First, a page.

1 ton of liquefied methane equals approximately 16 barrels or 50,000 cubic feet of natural gas, depending on methane content (Natural gas contains between 75 and 90 percent methane by volume. Natural gas used by consumers is composed almost entirely of methane. However, natural gas found at the wellhead, although still composed primarily of methane, is not as pure. )
So using a rough calculation, 440 million metric tons equals approximately 2.2 × 1013 or 22,000,000,000,000 cubic feet.
That’s 22 trillion cubic feet a year … 210 times bigger than the amount of methane being released from the Gulf oil spill.
So the bottom line is that the methane gushing out from the broken oil equipment is adding to the worldwide methane output, but constitutes less than one-half of one percent … which would normally be considered a statistical rounding error.
Remember, these are very rough estimates which are certain to be somewhat off. I hope that an expert can provide better estimates, and correct any erroneous assumptions which I made. But the estimates still provide some sense of scale and context.
(Note also that Iceland’s volcanoes are probably going to throw a lot of ash into the air. This could have a cooling effect which offsets any warming from the Gulf methane release.)
Look Out Below!
Methane released deep underwater might not even make it to the atmosphere.
As Newsweek points out:
The latest science suggests that relatively little, if any, methane hydrate is currently degassing, amounting to at most 2 percent of global methane emissions, and much of that may not even be entering the atmosphere. Most of the degassing hydrate would be deep underwater, so the methane that’s released can get dissolved in the water or chewed up by certain microbes before it reaches the surface.
David Valentine of the University of California, Santa Barbara, agrees:
“Although methane from surface-vessel spills or shallow-water blowouts escapes into the air, I expect that the vast majority of methane making the long trip to the sea surface from a deep water spill would dissolve,” Valentine wrote. “Unlike oil, methane dissolves uniformly in seawater. And the tools are available to measure it accurately and sensitively.”
As Alexander Higgins points out:
[A] study called Project “Deep Spill” … debunks the lie that the methane gas being released from the well is floating to the surface and not being absorbed into the sea.
The study analyzed a wide range of controlled releases at different depths below the sea surface of different types of oil found all over world to help better understand the flow of hydrocarbons released from a deepwater blowout.
One of the studies, called DeepBlow, released 10,000 barrels of oil per day at a depth of 800 meters which is less than half of the depth of the Deepwater Horizon blowout.
The basic findings of that study has been recreated by scientists from the University of North Carolina.
In their research the scientists simulated of the formation of the underwater oil plumes that are created during deepwater blowouts.
Watch The University of North Caroline Simulation Shows How Oil Released Underwater Forms Plumes
While the University of North Carolina simulation gives you a basic understanding of how deepwater blowouts create oil plumes it does not fully account for all the findings of Project “Deep Spill”.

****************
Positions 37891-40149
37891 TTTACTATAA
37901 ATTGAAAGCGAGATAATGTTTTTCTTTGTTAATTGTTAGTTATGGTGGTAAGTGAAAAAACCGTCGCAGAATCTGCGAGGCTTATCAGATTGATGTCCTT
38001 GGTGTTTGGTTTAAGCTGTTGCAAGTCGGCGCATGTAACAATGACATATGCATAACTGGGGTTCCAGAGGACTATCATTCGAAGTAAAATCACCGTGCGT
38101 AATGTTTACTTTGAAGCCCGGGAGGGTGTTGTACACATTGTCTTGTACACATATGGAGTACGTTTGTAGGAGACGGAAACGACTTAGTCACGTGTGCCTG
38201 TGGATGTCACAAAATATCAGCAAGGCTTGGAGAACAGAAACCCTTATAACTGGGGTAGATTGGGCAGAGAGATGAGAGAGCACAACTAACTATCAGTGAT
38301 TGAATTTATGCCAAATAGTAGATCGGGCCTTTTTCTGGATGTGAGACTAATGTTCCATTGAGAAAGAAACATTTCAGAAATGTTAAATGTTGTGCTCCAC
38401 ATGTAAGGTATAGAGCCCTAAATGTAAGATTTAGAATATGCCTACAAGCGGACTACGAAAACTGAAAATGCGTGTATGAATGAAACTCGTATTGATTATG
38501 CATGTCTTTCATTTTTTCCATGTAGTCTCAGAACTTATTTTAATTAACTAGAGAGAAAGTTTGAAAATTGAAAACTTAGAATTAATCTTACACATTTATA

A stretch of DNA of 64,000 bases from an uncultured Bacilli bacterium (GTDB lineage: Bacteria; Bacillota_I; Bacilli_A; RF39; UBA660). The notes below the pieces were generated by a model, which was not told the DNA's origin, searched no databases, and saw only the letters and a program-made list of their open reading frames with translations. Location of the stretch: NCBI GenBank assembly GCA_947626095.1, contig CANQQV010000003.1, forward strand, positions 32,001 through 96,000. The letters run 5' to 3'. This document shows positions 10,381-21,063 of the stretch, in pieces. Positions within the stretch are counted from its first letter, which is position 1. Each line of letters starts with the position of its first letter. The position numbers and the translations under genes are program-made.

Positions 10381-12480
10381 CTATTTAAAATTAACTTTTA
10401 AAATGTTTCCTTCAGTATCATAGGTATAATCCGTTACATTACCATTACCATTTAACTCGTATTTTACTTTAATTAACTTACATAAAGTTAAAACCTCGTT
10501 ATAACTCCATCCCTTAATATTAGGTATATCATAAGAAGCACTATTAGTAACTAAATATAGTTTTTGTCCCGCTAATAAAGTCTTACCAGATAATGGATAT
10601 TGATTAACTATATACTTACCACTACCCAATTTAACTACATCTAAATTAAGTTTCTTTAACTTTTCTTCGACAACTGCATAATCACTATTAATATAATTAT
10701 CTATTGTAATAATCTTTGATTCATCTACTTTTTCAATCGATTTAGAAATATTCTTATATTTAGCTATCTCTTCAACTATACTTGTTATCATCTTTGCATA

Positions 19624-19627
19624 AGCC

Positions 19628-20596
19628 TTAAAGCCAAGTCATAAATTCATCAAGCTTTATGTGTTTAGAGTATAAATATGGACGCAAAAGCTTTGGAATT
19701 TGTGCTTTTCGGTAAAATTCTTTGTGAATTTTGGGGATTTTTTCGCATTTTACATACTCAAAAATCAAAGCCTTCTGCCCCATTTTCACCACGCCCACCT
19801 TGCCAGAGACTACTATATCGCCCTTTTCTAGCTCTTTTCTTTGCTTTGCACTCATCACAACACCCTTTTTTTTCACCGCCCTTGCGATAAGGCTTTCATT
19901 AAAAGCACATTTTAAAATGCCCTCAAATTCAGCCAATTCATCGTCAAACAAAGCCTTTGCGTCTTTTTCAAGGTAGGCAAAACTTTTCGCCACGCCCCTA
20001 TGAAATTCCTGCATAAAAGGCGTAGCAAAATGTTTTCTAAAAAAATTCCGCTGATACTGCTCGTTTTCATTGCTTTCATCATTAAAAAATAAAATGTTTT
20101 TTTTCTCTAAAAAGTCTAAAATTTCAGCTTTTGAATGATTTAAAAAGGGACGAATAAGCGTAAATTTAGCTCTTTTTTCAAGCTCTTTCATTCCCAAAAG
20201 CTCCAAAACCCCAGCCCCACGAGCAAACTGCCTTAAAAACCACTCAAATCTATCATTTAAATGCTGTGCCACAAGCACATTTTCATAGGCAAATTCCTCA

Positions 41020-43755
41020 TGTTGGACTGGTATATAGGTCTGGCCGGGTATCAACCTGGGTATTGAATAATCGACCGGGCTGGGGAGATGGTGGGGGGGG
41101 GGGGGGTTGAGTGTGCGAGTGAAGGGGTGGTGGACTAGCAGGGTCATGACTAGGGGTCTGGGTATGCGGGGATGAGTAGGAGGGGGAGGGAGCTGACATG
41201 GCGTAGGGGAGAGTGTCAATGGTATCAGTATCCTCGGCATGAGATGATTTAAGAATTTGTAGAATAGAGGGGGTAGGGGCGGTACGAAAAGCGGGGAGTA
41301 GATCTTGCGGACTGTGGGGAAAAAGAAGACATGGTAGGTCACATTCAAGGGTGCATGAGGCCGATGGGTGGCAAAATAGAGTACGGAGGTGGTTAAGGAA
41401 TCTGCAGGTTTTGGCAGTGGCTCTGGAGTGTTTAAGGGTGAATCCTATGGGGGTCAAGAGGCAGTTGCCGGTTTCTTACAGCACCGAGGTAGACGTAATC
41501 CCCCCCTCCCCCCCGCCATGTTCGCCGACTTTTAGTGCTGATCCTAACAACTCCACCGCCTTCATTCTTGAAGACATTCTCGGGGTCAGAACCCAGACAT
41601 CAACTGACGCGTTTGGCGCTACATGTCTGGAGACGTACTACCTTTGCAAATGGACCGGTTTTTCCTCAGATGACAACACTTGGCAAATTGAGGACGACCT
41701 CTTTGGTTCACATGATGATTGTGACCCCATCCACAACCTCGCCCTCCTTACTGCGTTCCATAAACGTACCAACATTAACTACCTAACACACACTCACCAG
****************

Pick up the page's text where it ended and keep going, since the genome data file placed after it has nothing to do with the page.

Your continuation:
In particular the final report of Project “Deep Spill” found: ound:
- Only 2% of the oil released in a deepwater blowout may actually make it to the surface. That’s as little as 2% naturally without the use of dispersants. Add dispersants into the equation and it could be less then one percent of oil that makes it to the surface.
- None of the methane released from the deepwater blowout made it to the surface. The study found that released natural gas may dissolve completely within the water column if it is released from a deep enough depth relative to the gas flow rate.
From the study of the 800 meter release:
Echo sounders provided efficient tracking of oil and gas releases in the field and showed that the gas was completely dissolved before it could surface.
DeepBlow does not include hydrate kinetics, and hence, under hydrate forming conditions, the model predicts solid hydrate particles. Not only is the mass transfer from such particles slower than from gas bubbles, but also hydrate density is closer to that of water than that of natural gas, substantially reducing plume buoyancy.
- The buoyant parts of the oil released in a deepwater blowout split from the main plume within the first 200 meters of release. Those buoyant parts, which represent only a small portion of the total amount of oil, turn into small droplets that float to the surface.
Here is a graph from the study showing this process.
Deepwater oil release – Buoyancy particle separation graph
Here is an image that captures the separation process
Deepwater oil release – Buoyancy particle separation simulation
- Within the first 100 to 200 meters from the source of the release the the majority of the oil loses its buoyancy and stops rising. This majority of the oil remains submerged in an underwater plume that is then carried away by subsurface currents.
The fact that much of the methane released from the Gulf oil spill won’t make it to the surface is good for those worried about global warming, but bad for the marine life. Remember as discussed above, methane depletes oxygen, and thus kills everything in the ocean.
It is true that one scientist speculates that methane bubbles released from the seafloor have caused extinction-level events in the past. However, the scientist is not talking about the type of methane – methane hydrates – which are being released by the oil spill.
In fact, the odds that the release of methane from the leaking oil will cause a tidal wave or a firestorm are infinitesimally small.
There are many real things to worry about – such as the destruction of the Gulf ecosystem, and the threat to human health from toxic chemicals in the oil and dispersants.
Tidal waves and firestorms are not worth worrying about. And – unlike the destruction of the ecosystems and the threat to human health which we can do something about (by stopping the use of Corexit dispersant and using proven clean-up and containment methods) – there’s nothing much we can do about such low-probability Armageddon scenarios.
Note: BP should be careful, however, if it attempts to use explosives to seal the well.